UK Institute of Couriers (IOC) chair of electric vehicle group, Sam Clarke is looking at green beyond the power train. Gnewt Cargo is participating in a trial to investigate whether ‘parcel porters’ could help reduce CO2 emissions from delivery vans.
Researchers from Lancaster University, together with The University of Westminster, the University of Southampton, and University College London are delivering a trial to investigate whether a workforce of ‘parcel porters’ could help to reduce the current demand for kerbside space by delivery vans.
Porters will meet with van drivers at the kerbside and receive pre-prepared bags of parcels to deliver to homes and offices on foot. This is expected to significantly reduce the time spent out on delivery, while reducing carbon emissions and local air pollution due to the decreased mileage driven per round per van. Also less space is necessary for unloading.
The project is backed by Transport for London (TfL) and the Engineering and Physical Sciences Research Council (EPSRC) through the Freight Traffic Control 2050 project, as well as Gnewt Cargo. To be carried out in central London over a four-month period, the trial is expected to fundamentally change parcel deliveries by combining the use of porters with electric delivery vans.
Reduce freight traffic with 10 per cent
Glynn Barton, Director of Network Management at Transport for London, said: “It’s fantastic to see this new trial into parcel porters, which could reduce the impact of freight movements in London and improve congestion and air quality. The Mayor’s new Transport Strategy aims to reduce freight traffic by 10 per cent by 2026 in central London and supporting the growth in sustainable deliveries will be key to achieving this”.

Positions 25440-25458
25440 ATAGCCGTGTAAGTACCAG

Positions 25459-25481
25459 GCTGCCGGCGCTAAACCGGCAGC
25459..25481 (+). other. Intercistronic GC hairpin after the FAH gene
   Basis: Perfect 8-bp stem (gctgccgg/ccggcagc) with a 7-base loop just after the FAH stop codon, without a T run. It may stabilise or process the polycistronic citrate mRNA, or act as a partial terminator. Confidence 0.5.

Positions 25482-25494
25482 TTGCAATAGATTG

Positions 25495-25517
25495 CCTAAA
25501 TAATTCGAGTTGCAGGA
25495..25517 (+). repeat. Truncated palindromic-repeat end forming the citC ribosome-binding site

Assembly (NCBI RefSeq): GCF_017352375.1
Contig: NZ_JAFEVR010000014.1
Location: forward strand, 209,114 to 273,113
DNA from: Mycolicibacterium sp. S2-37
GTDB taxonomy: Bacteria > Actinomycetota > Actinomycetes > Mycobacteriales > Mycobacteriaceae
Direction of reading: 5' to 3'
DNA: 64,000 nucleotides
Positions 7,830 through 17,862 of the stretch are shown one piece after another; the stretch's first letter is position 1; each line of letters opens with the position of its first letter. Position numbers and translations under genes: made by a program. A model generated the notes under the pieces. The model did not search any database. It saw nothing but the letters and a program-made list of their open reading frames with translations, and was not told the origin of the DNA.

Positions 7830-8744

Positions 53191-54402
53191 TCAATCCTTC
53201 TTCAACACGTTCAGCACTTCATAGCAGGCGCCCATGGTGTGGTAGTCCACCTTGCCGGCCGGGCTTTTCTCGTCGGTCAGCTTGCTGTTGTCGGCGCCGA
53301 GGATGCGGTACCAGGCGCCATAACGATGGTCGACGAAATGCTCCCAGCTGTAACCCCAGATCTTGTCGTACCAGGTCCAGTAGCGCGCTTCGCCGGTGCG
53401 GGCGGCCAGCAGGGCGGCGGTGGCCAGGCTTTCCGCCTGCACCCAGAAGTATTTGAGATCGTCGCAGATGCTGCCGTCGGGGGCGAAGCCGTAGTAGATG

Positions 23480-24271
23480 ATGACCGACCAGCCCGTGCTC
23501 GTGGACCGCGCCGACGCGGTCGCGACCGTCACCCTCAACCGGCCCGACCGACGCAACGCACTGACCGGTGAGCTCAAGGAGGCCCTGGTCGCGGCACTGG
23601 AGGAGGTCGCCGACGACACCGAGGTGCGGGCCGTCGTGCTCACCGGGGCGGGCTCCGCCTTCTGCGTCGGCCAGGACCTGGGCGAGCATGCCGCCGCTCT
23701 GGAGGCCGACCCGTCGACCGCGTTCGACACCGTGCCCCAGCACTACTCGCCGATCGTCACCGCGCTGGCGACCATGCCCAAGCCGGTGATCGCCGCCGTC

Dr Oliver Bates, Senior Research Associate at Lancaster University’s School of Computing and Communications, said: “We’re really pleased to be part of this innovative project. By integrating location and manifest data together in one place we’ve been able to show how important stopping locations and walking are to last mile logistics, and improve our understanding of the use of our city kerbsides”.
Growing e-commerce in B2C and B2B
One result of this rapid growth in UK e-commerce has been the increase in delivery vehicle activity needed to provide all these goods to residential and business customers with van journeys in the UK estimated to have resulted in 17.3 million tonnes of CO2, 63,000 tonnes of nitrogen oxides and 2,200 tonnes of particulate matter in 2014. The UK Department for Transport forecasts suggest van activity nationally will increase by about 60% by 2040 unless action is taken.
The team’s earlier research concluded that a typical parcel van delivers on average 126 parcels to 72 different establishments from 37 stopping places over a 7.3 hour round. During this time, the vehicle is parked at the kerbside for four and a half hours, approximately 60 per cent of the round, while the driver is out delivering parcels on foot, walking around 7.9km, with up to 25% of the consignees being above ground level in buildings.
In the first trial, a round of 190 parcels was organised with approximately half delivered by four porters while the driver made all of the collections and deliveries of large, heavy items or multiple items to the same address. The porters walked 5km to deliver their packages taking three hours and 40 minutes, each delivering two 140 litre bag loads, with a total round time reduction of 33 per cent.
Professor Tom Cherrett, from the University of Southampton and principal investigator, said: “What we are essentially talking about here is decoupling the driving and walking elements of the last-mile delivery to dramatically decrease the amount of van time spent stationary at the kerbside and the numbers of vehicles needed”.